Sickle Cell Anemia Gregg Selke, Ph.D. 11/28/06
What is Sickle Cell Anemia (SCA)? <ul><li>First described in Chicago in 1910 by James Herrick as an inherited condition th...
Mechanism <ul><li>Red blood cells  (RBC) </li></ul><ul><ul><li>Contain a special protein called haemoglobin (Hb) </li></ul...
Mechanism -HbS <ul><li>When sickle haemoglobin (HbS) gives up its oxygen to the tissues, HbS sticks together  </li></ul><u...
<ul><li>Genetics </li></ul><ul><li>2 copies of the gene for Hb (each parent) </li></ul><ul><li>HbS –Recessive </li></ul><u...
<ul><li>Sickle Cell Trait </li></ul><ul><li>Sickle haemoglobin (S) + Normal haemoglobin (A)  in RBC </li></ul><ul><ul><li>...
<ul><li>Sickle Cell Anemia  </li></ul><ul><ul><li>Sickle haemoglobin (HbS) + Sickle haemoglobin (HbS) </li></ul></ul><ul><...
Other Sickling Disorders <ul><li>Other types of Hb combine with sickle Hb </li></ul><ul><li>Hemoglobin S-C disease  </li><...
Some Genetic History <ul><li>The error in the hemoglobin gene  results from a genetic mutation that occurred many thousand...
Sickle Cell Gene Severe Malaria
<ul><li>As populations migrated, the sickle cell-mutation spread to other Mediterranean areas, further into the Middle Eas...
<ul><li>Most common in Africans and African Americans. </li></ul><ul><li>East Asia,  Southern Italy,  Saudi Arabia, India,...
Prevalence <ul><li>More than 2.5 million Americans have the trait </li></ul><ul><li>70,000 or more Americans have sickle c...
<ul><li>Among African - Americans </li></ul><ul><li>1 in 12 have Sickle Cell Trait (Hb SA) </li></ul><ul><li>1 in 600 have...
Screening <ul><li>Haemoglobin Electrophoresis </li></ul><ul><ul><li>Simple Blood test  </li></ul></ul><ul><ul><li>Routine ...
Early Symptoms  and Complications <ul><li>Typically appear during infant's first year </li></ul><ul><ul><ul><li>1 st  symp...
Medical Complications <ul><li>pain episodes  </li></ul><ul><li>strokes  </li></ul><ul><li>increased infections </li></ul><...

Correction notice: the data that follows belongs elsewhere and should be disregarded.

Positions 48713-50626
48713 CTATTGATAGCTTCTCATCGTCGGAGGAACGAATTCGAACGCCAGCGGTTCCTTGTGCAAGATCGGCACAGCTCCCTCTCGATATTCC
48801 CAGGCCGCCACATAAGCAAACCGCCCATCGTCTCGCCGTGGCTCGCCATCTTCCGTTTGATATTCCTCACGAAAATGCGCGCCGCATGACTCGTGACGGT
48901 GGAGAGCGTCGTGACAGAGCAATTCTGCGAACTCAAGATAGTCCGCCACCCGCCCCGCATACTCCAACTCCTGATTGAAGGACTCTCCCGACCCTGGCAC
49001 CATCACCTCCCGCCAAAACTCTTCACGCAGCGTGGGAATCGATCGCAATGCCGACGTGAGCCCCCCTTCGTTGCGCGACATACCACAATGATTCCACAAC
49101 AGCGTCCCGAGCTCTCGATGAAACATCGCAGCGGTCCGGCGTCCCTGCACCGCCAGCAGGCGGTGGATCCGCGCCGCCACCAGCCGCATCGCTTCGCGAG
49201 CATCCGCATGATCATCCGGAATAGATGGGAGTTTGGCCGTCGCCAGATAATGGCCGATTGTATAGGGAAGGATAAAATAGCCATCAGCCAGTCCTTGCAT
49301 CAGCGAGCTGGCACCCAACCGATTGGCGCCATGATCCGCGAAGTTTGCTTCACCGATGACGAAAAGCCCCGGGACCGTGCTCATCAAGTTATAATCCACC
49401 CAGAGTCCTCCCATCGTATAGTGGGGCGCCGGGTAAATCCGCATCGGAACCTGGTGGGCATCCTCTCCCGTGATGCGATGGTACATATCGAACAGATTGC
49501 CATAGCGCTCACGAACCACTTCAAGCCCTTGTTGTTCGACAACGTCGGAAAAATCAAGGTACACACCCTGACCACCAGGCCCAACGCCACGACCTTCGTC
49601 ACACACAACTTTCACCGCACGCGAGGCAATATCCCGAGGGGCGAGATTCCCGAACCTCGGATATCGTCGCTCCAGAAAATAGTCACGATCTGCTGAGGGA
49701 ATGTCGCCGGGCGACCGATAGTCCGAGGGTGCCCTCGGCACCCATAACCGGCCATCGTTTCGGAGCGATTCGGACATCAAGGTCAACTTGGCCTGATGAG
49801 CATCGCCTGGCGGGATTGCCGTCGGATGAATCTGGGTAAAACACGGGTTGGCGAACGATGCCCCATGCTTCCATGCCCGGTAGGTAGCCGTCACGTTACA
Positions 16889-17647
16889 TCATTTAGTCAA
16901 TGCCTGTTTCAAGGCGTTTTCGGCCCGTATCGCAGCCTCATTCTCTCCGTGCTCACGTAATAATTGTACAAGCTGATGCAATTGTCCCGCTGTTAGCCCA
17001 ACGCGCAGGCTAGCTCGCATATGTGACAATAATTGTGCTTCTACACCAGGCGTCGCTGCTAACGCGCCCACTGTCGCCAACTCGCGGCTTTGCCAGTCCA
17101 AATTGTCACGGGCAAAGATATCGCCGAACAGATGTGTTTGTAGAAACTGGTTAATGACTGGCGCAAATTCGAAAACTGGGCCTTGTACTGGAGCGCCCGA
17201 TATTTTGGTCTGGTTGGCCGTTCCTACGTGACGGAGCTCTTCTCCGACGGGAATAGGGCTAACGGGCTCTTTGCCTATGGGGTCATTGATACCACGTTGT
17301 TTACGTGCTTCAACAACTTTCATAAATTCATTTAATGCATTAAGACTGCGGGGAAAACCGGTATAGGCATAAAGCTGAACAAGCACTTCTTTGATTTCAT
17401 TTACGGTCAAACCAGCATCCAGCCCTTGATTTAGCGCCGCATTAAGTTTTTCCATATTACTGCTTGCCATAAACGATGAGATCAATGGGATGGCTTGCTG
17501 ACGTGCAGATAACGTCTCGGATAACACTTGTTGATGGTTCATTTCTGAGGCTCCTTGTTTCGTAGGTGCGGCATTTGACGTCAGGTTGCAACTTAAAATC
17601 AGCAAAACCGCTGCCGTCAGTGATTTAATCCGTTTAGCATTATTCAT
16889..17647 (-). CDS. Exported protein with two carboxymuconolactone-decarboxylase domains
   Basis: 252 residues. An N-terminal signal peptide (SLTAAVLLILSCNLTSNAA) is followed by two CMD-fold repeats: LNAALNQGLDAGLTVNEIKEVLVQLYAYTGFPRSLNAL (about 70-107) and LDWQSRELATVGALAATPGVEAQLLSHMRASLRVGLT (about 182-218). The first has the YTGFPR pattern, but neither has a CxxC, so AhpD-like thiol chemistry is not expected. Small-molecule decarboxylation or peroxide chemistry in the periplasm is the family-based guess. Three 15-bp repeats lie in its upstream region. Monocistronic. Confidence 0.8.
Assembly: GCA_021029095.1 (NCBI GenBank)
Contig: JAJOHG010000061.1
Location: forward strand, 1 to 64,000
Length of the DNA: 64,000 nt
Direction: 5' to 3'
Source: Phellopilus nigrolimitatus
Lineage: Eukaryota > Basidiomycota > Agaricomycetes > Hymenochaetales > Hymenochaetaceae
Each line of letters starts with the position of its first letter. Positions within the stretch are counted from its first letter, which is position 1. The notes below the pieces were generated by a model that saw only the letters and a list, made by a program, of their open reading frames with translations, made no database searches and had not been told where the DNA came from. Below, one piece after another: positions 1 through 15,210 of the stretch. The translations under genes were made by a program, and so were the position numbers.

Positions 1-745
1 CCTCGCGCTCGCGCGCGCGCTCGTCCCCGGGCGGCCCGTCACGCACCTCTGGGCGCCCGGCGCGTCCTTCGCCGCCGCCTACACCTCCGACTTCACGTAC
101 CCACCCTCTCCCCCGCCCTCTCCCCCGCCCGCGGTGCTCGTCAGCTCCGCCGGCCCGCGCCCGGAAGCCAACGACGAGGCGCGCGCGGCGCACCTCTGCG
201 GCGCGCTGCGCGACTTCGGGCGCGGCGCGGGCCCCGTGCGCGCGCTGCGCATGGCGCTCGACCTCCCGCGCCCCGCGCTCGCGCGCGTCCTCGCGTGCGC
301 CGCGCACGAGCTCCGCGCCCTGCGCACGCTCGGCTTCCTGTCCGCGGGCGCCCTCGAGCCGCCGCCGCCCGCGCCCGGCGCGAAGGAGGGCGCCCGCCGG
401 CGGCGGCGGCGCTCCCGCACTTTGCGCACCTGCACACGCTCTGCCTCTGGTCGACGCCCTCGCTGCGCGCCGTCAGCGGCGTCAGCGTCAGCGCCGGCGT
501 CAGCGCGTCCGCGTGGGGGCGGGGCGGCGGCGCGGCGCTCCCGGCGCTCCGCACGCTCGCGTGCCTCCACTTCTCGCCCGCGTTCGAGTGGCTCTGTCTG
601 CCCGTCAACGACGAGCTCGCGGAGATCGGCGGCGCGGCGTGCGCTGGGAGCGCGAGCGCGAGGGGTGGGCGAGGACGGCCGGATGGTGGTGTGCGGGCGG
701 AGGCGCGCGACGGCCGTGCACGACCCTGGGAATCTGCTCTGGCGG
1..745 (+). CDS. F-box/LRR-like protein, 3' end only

<ul><li>Infectious  complications  </li></ul><ul><ul><li>Prominent early in life  </li></ul></ul><ul><ul><li>Leading cause...
<ul><li>Strokes  </li></ul><ul><ul><li>Up to 15% of children may have overt or silent strokes during childhood  </li></ul>...
Serious Complications <ul><li>Leg ulcers   </li></ul><ul><ul><li>Seen in patients older than 10 years of age </li></ul></u...
Serious Complications: PAIN Recurrent Pain Episodes or  Sickling Crises <ul><li>Occur at any age but appear to be particul...
<ul><li>Fever  </li></ul><ul><li>Chest pain  </li></ul><ul><li>Shortness of Breath  </li></ul><ul><li>Increasing tiredness...
Crises <ul><li>During a crisis </li></ul><ul><ul><li>severe pain in the fingers, toes,  </li></ul></ul><ul><ul><li>arms, j...
<ul><li>Infections </li></ul><ul><li>Thirst and dehydration caused by not drinking enough even if thirst is not felt  </li...
<ul><li>Children and families can often tell when a severe sickle pain is coming on by  </li></ul><ul><li>Thirst </li></ul...
Alleviating Pain <ul><li>Warmth: increases blood flow  </li></ul><ul><li>Massaging and rubbing  </li></ul><ul><li>Heat fro...
<ul><li>Taking the folic acid (folate) daily to help make new red cells </li></ul><ul><li>Daily penicillin until age six t...
Treating Complications <ul><li>Pain-killing drugs and oral and intravenous fluids   </li></ul><ul><ul><li>To reduce pain a...
Psychosocial Issues <ul><li>Require regular medical attention  </li></ul><ul><ul><li>Especially before and after operation...
<ul><li>Child should be encouraged to participate in sports, but not pushed passed their limitations </li></ul><ul><ul><li...